The Nanango Showgrounds were packed almost to capacity with a record 799 caravans at the weekend.
Their owners had travelled from all over south-east Queensland – and some from even further afield – to enjoy the 10th annual Nanango Country Music Muster which was celebrated at the Showgrounds from Thursday to Sunday.
A bumper line-up of country music talent, as well as many unknown walk-up artists, a smattering of bush poets and even some spirited gospel singers, kept the crowds entertained.
This year’s headline artists were Australian country music icons Anne Kirkpatrick and Ted Egan.
But many other top-flight performers took to the stage to share the limelight. They included the South Burnett’s own Dean Perrett and Glenn Jones, along with visiting artists Kalesti Butler, Natalie Foley, Sharon Heaslip, Ashley Cook, Ernie Constance, Col Hardy, Pete Smith, Jeff Brown, Brian Letton, Tom Maxwell and Graham Rodger.
And while the organisers said it was hard to pin down the exact number of people who came through the gates – many locals came and went during the course of the event – they said the total attendance was probably about 3000 to 3500.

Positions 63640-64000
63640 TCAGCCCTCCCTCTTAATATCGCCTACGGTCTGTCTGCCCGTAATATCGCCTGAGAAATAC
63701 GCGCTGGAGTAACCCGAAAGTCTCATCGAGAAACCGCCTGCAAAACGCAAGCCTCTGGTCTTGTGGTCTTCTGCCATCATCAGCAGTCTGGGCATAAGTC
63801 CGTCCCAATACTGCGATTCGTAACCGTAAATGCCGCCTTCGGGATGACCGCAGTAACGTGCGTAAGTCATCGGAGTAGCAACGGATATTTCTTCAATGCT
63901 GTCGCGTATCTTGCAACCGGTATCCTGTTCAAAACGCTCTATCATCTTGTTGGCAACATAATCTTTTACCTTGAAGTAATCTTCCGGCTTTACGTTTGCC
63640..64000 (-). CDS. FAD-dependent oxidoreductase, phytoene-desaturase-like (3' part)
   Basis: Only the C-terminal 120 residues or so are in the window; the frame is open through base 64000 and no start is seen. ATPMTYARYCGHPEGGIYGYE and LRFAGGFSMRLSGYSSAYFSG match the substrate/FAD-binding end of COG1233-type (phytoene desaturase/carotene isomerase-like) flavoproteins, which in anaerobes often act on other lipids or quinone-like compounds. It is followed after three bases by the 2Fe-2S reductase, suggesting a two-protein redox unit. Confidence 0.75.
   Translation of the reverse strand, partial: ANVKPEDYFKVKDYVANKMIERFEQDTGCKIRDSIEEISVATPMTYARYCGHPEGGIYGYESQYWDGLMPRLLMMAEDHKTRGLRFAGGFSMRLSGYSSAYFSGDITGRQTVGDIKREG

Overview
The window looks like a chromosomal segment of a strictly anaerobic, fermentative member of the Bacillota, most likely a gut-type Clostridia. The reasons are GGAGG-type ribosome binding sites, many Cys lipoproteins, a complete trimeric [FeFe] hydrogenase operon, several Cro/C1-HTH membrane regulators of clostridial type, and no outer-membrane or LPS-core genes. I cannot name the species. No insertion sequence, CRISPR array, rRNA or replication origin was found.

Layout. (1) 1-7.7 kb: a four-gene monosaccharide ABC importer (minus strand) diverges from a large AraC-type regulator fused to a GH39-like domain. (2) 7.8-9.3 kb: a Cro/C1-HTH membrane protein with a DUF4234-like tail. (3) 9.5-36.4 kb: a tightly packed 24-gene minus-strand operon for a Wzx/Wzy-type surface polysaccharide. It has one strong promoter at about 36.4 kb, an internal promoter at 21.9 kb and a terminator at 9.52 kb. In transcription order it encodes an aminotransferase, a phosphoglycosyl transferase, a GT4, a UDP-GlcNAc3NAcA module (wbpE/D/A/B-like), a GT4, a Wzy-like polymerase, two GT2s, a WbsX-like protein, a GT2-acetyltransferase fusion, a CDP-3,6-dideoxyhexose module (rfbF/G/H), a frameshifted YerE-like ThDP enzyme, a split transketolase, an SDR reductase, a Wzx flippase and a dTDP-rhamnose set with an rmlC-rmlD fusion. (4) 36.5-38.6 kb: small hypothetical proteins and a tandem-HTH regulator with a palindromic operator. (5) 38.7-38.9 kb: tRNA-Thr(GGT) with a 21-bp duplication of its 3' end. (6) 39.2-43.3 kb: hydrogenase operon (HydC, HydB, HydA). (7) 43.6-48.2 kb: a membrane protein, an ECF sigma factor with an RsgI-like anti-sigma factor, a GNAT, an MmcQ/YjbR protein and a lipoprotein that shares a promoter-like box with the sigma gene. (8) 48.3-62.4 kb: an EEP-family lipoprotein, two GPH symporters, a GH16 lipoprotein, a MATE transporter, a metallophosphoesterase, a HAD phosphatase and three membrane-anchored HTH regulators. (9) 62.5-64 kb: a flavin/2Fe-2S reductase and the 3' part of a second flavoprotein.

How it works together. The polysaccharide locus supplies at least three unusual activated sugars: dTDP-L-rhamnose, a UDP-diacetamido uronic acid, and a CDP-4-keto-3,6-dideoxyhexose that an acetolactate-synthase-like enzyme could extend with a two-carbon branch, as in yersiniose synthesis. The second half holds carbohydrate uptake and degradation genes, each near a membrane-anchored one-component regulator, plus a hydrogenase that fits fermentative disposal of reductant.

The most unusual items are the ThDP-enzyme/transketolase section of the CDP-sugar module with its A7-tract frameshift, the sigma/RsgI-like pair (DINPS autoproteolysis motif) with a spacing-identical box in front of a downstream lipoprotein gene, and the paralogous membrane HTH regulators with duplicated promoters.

If so, this makes 2012 the biggest yet and a far cry from the estimated 500 people who turned out to the first Muster back in 2002.
Compere Barry Williams told southburnett.com.au the Nanango Country Music Muster was now an established part of the country music circuit and had built up a very loyal following over the past 10 years.
“There’s a very good atmosphere here,” he said
“A lot of people come for a whole week and some come for even longer. The camping at the Showground is inexpensive compared with a normal caravan park and you get great music thrown in as well.”
Although the Muster had something of the atmosphere of a rock concert on Saturday afternoon with thousands packed into the amphitheatre around the stage, the crowd was uniformly quiet, good-natured and well-behaved.
“The Muster’s audience are mostly ‘grey nomads’ who travel the country music circuit,” Barry said. “But they’re good, honest people and a really great crowd to entertain.”
But if Muster audiences are older, then will the Musters eventually die out?
“No,” Barry said. “There are always younger people coming through the ranks to join them. The people who are 40 or 50 today will probably be the next generation of Muster fans going forward.
“And in more than 10 years of doing this I haven’t seen the numbers go backwards yet.”